Date of Award

Spring 1-1-2013

Document Type

Dissertation

Degree Name

Doctor of Philosophy (PhD)

First Advisor

Ross B. Corotis

Second Advisor

Shideh Dashti

Third Advisor

Jim Harris

Fourth Advisor

Abbie Liel

Fifth Advisor

Keith Porter

Abstract

The prediction of future losses from earthquake events and other natural hazards is of importance to community developers, insurance entities, political organizations and many others in hazard-prone regions. Often, this risk assessment is preferred at a regional level as many private and public entities are concerned with the impact of an earthquake on a suite of buildings, as opposed to that for a single site. Assessing risk at a regional level is more complicated than doing so for individual sites due to the correlation that exists between the performances of spatially distributed buildings within a single hazard. This spatial correlation has been shown to be vital for characterizing potential loss at a regional level; however, it is often neglected in existing loss estimation methodologies.

This dissertation proposes the use of the First-Order Reliability Method (FORM) to quantify probabilistic losses to a portfolio while incorporating the spatial correlation that exists between building performances. FORM is an approximate, analytical structural reliability technique that computes failure probability based on a linearization of a performance limit state. Unlike existing loss estimation tools that evaluate loss based on expected values or with the use of simulation, the proposed method evaluates the distribution of potential losses analytically and is also computationally efficient. In addition, sensitivity measures are computed using FORM to prioritize cost-effective retrofit strategies within a building portfolio.

This proposed method is applied to a selected San Francisco building inventory to estimate total structural and nonstructural repair cost in the form of loss exceedance curves. Sensitivity measures are used to prioritize building types that yield the most reduction in regional risk per dollar of retrofit.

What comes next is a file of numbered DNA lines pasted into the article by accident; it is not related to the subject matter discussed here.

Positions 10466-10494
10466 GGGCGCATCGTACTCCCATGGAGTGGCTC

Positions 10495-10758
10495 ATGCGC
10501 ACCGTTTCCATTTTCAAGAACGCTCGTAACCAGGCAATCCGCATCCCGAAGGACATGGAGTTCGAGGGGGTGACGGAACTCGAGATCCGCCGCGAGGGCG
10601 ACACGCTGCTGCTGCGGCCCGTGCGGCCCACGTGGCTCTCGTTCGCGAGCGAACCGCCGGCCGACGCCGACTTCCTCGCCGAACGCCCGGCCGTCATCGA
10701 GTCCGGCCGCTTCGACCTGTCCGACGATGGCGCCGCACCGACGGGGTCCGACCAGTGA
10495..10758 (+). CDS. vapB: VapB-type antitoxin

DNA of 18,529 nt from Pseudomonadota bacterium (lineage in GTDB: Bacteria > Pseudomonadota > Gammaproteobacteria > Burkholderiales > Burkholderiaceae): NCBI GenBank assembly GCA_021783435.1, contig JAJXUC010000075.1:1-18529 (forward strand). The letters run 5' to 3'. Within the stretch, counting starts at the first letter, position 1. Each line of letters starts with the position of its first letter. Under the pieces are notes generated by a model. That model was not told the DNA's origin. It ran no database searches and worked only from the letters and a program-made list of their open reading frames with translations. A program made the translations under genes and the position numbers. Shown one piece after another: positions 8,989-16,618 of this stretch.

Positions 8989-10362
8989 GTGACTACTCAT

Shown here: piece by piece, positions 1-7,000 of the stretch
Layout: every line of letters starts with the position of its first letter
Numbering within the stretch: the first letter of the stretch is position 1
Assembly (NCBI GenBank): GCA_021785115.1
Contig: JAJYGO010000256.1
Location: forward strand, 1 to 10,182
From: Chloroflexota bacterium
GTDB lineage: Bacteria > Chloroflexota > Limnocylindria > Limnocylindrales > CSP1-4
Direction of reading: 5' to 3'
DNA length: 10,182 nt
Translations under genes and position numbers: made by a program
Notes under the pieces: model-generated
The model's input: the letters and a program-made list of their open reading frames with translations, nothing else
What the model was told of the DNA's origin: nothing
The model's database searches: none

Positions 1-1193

In additional to quantifying losses, the proposed framework is extended to assess the seismic resilience for the San Francisco building portfolio. Sensitivity measures are computed relative to changes in system resilience for each dollar allocated to pre-disaster retrofit and to increasing post-disaster restoration efficiency.

Finally, the study also investigates the extension of the proposed FORM-based approach to assess the cumulative hazard-induced risk for regions subjected to multiple hazards. In this extended study, FORM is used to compute the distribution of loss for Charleston County, South Carolina, specific to potential earthquake and hurricane wind hazards.

The proposed approach provides an analytical and efficient tool for quantifying hazard risk at a regional level. By more effectively quantifying hazard-induced loss, resilience and sensitivities within a portfolio system, information is provided to improve hazard risk assessments and support more efficient risk management decision making.

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